I would ask questions that exacly describe what will be expected of you when it comes to generating revenue beyond responding to your assigned work and servicing or repairing the equipment you are sent to pm and what revenue percentages must be generated through selling parts over labor for repairs dicovered on pm's. I would also ask what pressure will be placed on you to keep your Revenue "Numbers" up once you have placed all of your accounts in your area in good working order.....I would suggest getting clarifaction from any prospective employer, not just CMS....I would also seek out someone that works for them that might share their thoughts about their job, both good and bad.......Good luck
    Sent from my PC36100 using Tapatalk
    It's All about Heat.............................to a degree

  8. #8
    Join Date
    Jan 2007
    Location
    Southeast, GA / Jacksonville, FL
    Posts
    263
    These Guys used to do alot of the third party installs for my old company, talked to the tech about how it was to work for CMS.

    He told me your production / goals are closley monitered. But it was nothing he couldnt handle.

    He was working about 60 hrs a week(summer 0f 2010). Dont know how much he was paid a hour. He worked on commercial HVAC and refrigeration.

  9. #9
    Join Date
    Feb 2010
    Location
    Ohio
    Posts
    562
    Thanks guys. I usually don't really go for a job if I'm wavering on my decision. Like I think I said before, I'm comfortable with the people I work with now, I get an okay wage, decent benefits, and it's pretty low pressure. They send me to a job and leave me alone usually. Every time I ask for a tool (covered under the contract), they provide it. My big problem here is the slow down after Christmas every year. I know it slows down everywhere, but this is the worst I have ever experienced. I'm still trying to adjust to the residential environment. I probably won't even send them my resume or pursue their e-mail about a job (probably pretty automatic e-mails anyhow). I don't really want to leave the UA for a company I'm not familiar with and I'm not that crazy about refrigeration. If it were a UA job that was soley refrigeration, that would be one thing because I focus on that niche, learn it well, and make a good wage plus good benefits. For refrigeration here and there with a non-union company... too many variables I think. I didn't know they did any refrigeration before.

  10. #10
    Join Date
    Apr 2010
    Location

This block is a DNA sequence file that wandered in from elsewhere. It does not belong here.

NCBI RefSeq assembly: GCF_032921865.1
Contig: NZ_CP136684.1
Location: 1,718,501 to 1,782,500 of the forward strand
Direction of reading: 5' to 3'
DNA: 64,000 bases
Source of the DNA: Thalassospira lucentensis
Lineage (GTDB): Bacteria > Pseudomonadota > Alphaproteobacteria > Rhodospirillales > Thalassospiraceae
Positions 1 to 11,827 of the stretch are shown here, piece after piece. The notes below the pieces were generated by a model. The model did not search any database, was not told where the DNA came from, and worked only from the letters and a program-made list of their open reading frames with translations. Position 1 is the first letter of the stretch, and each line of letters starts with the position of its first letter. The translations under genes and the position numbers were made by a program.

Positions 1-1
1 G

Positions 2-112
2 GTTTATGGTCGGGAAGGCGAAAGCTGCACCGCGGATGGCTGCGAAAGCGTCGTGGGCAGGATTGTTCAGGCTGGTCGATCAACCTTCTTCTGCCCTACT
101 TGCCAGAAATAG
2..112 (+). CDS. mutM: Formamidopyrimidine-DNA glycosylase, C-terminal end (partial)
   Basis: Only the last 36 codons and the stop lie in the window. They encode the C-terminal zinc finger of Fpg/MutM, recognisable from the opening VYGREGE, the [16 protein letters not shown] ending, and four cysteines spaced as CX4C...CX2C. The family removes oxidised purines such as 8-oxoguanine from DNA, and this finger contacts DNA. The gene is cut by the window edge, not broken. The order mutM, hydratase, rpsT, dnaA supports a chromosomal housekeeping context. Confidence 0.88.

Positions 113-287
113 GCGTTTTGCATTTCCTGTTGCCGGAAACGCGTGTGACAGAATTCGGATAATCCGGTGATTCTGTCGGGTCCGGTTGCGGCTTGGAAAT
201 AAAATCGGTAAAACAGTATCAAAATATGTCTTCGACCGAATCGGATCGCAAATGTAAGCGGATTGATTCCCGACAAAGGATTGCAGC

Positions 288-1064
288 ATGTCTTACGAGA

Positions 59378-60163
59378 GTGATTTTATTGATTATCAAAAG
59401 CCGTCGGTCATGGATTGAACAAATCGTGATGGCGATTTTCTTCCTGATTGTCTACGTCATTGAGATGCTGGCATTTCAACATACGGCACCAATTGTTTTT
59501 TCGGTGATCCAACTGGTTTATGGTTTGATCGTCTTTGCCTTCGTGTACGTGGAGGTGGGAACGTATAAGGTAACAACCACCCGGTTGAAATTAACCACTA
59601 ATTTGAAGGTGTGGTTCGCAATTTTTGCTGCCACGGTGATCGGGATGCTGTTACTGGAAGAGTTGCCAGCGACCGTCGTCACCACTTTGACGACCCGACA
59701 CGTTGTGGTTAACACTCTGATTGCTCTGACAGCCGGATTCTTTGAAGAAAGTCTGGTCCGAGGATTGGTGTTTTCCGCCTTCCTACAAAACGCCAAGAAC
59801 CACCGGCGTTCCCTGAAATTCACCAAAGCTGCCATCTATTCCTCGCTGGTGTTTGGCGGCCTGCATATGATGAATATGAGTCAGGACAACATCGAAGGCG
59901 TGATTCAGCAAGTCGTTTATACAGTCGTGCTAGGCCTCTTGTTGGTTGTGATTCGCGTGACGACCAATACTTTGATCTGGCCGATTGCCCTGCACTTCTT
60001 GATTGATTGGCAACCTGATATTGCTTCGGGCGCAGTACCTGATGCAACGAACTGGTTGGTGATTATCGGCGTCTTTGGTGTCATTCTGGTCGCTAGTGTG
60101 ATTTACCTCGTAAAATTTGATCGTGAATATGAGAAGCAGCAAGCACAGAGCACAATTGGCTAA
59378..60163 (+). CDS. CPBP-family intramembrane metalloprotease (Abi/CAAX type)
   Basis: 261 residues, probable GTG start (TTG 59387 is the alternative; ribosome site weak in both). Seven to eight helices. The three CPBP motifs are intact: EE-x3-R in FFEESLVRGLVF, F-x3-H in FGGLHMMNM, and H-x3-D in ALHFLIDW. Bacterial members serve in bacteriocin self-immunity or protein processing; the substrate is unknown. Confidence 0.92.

working overtime
    Posts
    835

    dont do it

    i worked for them in florida. they were terrible worst place ever.expect you to drive a truck that breaks down all the time and when it does get it fixed on your time and still finish what you were trying to do when your truck broke down. i averaged about 80 hours there. tons of winshield time. and tons of paperwork i can elaborate more on what i know if you want but i strongly reccomend you dont work there

  11. #11
    Join Date
    Feb 2010
    Location
    Ohio
    Posts
    562
    That's good to know. Up here in Ohio all their trucks look pretty new. Is it mostly retail work? Were they pretty competitive in their pay/benefits? What tools do they provide? Are they more about sales or customer service? Strict goals? How independent are their techs (at the office every day, never, weekly)?

  12. #12
    Join Date
    Feb 2010
    Location
    Ohio
    Posts
    562
    One more question. Do they go after young techs or do they have a balance of rookies and seasoned pro's?

  13. #13
    Join Date
    Jul 2010
    Location
    in a service van down by the river...........
    Posts
    229
    Quote Originally Posted by cavalieri85 View Post
    i worked for them in florida. they were terrible worst place ever.expect you to drive a truck that breaks down all the time and when it does get it fixed on your time and still finish what you were trying to do when your truck broke down. i averaged about 80 hours there. tons of winshield time. and tons of paperwork i can elaborate more on what i know if you want but i strongly reccomend you dont work there


    You must admit , You probally learned alot about yourself during those long drives from town to town painting rusting screw heads "Rust Protection Measure". You probally have a much clearer Definition about where your own personal, ethical bounderies reside. There are many people that take for granite that all companys hold the same moral standards and never get this lesson...............so why the gripe???
    It's All about Heat.............................to a degree